With one foot in the grave for months, Crown Prince Sultan Bin Abdulaziz, 83 or 85, is clinging to his royal post as next in line to the geriatric throne. His health has declined further since May 2, when DEBKA-Net-Weekly 347 reported he was dying. When Prince Sultan arrived at his Geneva villa on Oct. 16 with a huge retinue, our sources report he had to be carried to bed and was too weak to talk except for a few mumbled words.
The Crown Prince is believed to have contracted acute bone atrophy on top of his longstanding intestinal cancer. But as long as there is breath in his body, he won’t quit.
Last May, Prince Mishal bin Abdulaziz, head of the Allegiance Council, visited him in Geneva and appealed to him to step down. But after consulting his 17 sons, he declined. King Abdullah had created the Allegiance Council as a moderator among the rival princely clans and regulator of the choice of king and crown prince. The haphazard succession system was badly in need of tidying up to keep the feuding princes in line. Prince Mishal is about the same age as Sultan and preceded him as defense minister in the 1940s and early 1950s.
But Sultan’s sons feared that if he vacated the No. 2, position, their Sudeiri offshoot of the royal house would be swept aside by the king and supplanted by the rival Faisals.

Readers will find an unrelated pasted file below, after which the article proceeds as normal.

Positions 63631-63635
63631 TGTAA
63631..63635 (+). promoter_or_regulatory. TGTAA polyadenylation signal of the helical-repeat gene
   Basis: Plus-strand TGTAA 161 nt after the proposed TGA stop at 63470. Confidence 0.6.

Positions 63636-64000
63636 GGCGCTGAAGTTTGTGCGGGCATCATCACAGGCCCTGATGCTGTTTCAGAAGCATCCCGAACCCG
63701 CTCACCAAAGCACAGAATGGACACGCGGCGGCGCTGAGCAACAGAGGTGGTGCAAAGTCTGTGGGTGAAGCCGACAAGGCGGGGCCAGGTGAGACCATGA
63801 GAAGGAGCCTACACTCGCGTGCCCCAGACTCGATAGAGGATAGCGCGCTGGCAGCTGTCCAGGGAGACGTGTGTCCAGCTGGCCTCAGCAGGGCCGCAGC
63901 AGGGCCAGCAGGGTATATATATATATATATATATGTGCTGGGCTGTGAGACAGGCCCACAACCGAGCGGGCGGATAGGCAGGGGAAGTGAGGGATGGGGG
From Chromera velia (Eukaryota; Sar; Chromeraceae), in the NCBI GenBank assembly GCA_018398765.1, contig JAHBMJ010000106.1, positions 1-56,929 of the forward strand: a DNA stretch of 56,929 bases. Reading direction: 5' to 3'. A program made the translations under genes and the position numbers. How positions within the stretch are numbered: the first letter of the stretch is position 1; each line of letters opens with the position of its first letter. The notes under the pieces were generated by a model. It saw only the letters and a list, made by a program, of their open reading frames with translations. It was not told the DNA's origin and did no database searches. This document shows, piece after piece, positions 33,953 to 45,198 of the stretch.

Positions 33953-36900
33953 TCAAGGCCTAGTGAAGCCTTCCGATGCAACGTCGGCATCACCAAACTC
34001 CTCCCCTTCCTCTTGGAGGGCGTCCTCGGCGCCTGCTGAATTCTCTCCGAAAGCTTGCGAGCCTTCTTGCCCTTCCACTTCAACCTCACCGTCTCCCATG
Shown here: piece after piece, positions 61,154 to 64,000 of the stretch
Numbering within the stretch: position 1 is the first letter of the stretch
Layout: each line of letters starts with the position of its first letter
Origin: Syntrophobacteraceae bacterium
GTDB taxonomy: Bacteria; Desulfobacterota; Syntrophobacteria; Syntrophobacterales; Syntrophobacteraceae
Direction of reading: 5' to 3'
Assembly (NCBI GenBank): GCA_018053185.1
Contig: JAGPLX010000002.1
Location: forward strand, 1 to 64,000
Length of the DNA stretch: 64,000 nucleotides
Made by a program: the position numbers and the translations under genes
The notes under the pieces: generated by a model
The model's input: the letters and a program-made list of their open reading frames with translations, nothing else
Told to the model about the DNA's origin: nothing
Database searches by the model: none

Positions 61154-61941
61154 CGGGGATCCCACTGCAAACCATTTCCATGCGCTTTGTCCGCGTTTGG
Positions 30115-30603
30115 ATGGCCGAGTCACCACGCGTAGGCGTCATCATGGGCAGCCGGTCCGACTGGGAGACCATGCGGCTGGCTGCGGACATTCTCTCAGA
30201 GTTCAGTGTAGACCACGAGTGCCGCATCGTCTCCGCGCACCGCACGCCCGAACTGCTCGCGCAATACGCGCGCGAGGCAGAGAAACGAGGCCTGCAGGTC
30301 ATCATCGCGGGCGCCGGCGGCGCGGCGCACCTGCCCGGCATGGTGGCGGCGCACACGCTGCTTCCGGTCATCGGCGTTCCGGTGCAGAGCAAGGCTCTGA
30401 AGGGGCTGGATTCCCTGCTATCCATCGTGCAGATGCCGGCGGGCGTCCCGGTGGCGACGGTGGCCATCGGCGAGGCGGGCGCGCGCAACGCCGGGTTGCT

Then in June, to his doctors’ astonishment, the ailing Crown Prince was energized enough by the challenge to rise from his sickbed and return to his duties in Riyadh.
King Abdullah wants Saud al Faisal to succeed him
A few weeks ago, he suffered a severe relapse and his doctors sent him back to Geneva.
Again, King Abdullah sent a royal messenger, this time it was his half-brother Prince Mu’tib to try and persuade the crown prince to retire.
He was armed with a proposition: If Sultan acceded, his son Prince Khaled bin Sultan would be appointed to the high post of defense minister, his father’s long-held position. The king pledged that none of Sultan’s sons would lose out on the deal and would in fact be promoted in the royal hierarchy. This promise would also apply to Prince Bandar bin Sultan, who is not considered a full-blooded scion of the royal house, but was gifted enough to serve for more than two decades as Saudi ambassador to Washington and officiates at present as national security adviser.
Prince Mu’tib like the messenger before him was sent off with a flea in his ear. Sultan turned down the king’s offer saying that as long as there was breath in his body, he would not quit.
Abdullah, another octogenarian, dearly wants the post of Crown Prince vacated while he is in full command of his faculties and fit enough to convene the Allegiance Council and choose Sultan’s successor from outside the Sudairi clan. He is determined in particular to prevent the most powerful Sudairi, interior minister Prince Nayef, from becoming next in line to the throne.
Relations between Abdullah and Nayef are correct. However, Abdullah is loath to have a Sudairi succeed him and would prefer the foreign minister, Prince Saud al Faisal.